Bricks used in construction industry can have the following defects. So before using the bricks, it should be inspected properly for presence of any of the following defects.
Different Types of Defects Found on Bricks
1. Over-burning of Bricks
Bricks should be burned at temperatures at which incipient, complete and viscous vitrification occur. However, if the bricks are over burnt, a soft molten mass is produced and the bricks loose their shape. Such bricks are not used for construction works.
2. Under burning of Bricks
When bricks are not burnt to cause complete vitrification, the clay is not softened because of insufficient heat and the pores are not closed. This results in higher degree of water absorption and less compressive strength. Such bricks are not recommended for construction works.
This defect observed as spongy swollen mass over the surface of burned bricks. This is caused due to the presence of excess carbonaceous matter and sulphur in brick-clay.
4. Black Core
Presence of bituminous matter or carbon in the brick clay is the cause of this defect. When these matters are not completely removed by oxidation, due to improper burning, the brick results in black core.
The presence of soluble salts is the primary cause of this defect. When bricks come in contact with moisture, water is absorbed and the salts crystallize. On drying grey or white powder patches appear on the brick surface. This can be minimized by implementing any of the following methods, such as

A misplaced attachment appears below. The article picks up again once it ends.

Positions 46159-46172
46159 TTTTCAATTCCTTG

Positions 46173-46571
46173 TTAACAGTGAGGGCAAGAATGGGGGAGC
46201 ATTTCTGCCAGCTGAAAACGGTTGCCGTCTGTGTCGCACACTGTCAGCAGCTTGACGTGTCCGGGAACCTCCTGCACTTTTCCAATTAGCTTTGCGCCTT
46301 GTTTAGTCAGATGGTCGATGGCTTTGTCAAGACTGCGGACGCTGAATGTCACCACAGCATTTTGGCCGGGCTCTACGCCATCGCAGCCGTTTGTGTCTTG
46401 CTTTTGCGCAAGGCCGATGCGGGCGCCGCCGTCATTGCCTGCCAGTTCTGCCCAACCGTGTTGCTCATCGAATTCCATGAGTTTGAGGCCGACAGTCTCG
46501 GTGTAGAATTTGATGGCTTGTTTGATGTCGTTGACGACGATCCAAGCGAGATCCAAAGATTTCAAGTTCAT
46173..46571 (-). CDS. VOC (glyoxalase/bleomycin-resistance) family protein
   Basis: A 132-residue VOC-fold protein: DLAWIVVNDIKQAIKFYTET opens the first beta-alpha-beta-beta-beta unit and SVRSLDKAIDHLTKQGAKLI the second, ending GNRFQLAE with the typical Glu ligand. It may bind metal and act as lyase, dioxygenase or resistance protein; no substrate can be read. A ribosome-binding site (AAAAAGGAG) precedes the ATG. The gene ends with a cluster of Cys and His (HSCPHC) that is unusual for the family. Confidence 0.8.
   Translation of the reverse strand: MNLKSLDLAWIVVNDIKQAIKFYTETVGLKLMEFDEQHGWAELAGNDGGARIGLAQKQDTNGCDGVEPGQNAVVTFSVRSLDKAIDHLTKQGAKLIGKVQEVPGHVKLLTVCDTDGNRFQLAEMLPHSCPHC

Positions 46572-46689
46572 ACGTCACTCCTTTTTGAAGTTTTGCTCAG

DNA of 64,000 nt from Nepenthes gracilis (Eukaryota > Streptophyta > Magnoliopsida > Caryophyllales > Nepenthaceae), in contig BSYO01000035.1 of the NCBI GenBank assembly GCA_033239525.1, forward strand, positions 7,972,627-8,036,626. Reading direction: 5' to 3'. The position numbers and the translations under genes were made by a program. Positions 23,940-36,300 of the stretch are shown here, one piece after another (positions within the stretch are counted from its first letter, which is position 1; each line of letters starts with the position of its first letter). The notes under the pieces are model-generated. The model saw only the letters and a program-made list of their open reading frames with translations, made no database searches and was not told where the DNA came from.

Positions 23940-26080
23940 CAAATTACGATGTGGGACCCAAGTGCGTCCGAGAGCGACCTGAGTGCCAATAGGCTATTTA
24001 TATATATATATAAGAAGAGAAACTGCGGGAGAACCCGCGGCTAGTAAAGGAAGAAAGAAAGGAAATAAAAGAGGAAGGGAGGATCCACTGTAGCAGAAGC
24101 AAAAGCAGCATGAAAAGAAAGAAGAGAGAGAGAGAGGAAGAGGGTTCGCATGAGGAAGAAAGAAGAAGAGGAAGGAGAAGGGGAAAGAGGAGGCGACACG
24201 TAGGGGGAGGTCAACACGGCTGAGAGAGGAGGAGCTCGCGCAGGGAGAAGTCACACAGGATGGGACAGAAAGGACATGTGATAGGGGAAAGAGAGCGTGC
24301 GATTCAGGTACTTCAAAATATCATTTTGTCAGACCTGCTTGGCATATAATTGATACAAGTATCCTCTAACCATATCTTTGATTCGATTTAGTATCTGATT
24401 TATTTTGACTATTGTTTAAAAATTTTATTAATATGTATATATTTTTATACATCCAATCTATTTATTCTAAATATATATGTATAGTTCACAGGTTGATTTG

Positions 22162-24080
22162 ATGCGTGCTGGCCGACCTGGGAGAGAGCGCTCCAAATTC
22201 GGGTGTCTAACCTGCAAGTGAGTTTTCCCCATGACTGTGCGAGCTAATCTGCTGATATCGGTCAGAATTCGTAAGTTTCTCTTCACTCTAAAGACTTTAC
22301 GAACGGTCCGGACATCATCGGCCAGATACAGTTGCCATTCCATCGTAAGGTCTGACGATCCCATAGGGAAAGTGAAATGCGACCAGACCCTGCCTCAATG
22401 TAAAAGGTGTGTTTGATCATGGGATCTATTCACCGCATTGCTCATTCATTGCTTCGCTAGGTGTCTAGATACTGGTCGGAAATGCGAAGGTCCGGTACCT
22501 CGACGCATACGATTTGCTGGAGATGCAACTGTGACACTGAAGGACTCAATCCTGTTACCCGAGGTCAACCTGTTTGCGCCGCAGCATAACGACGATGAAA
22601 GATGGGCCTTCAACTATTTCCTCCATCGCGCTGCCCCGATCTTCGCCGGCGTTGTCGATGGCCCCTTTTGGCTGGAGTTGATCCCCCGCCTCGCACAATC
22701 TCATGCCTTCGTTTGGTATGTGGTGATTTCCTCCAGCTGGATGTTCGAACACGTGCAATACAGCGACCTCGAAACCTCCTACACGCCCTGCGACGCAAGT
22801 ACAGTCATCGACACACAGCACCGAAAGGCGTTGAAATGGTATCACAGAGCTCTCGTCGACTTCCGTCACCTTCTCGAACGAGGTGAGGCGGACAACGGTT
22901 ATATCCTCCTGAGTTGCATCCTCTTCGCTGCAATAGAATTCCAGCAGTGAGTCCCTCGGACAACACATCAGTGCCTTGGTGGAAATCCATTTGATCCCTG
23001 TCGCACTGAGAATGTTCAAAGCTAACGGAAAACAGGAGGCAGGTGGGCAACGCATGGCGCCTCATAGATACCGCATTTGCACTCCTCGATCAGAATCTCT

Selecting proper clay materials for brick manufacturing
Preventing moisture to come in contact with the masonry,
By providing waterproof coping and
By using water repellent materials in mortar and by providing damp proof course.
The deformation of the shape of bricks caused by the rain water falling on hot bricks is known as chuffs.
7. Checks or Cracks
This defect may be because of lumps of lime or excess of water. In case of the former, when bricks come in contact with water, the absorbed water reacts with lime nodules causing expansion and a consequent disintegration of bricks, whereas shrinkage and burning cracks result when excess of water is added during brick manufacturing.
Iron sulphide, if present in the brick clay, results in dark surface spots on the brick surfaces. Such bricks though not harmful are unsuitable for exposed masonry work.
Broken blisters are generally caused on the surface of sewer pipes and drain tiles due to air imprisoned during their moulding.
These are caused by the entrapped air in the voids of clay. Laminations produce thin lamina on the brick faces which weather out on exposure. Such bricks are weak in structure.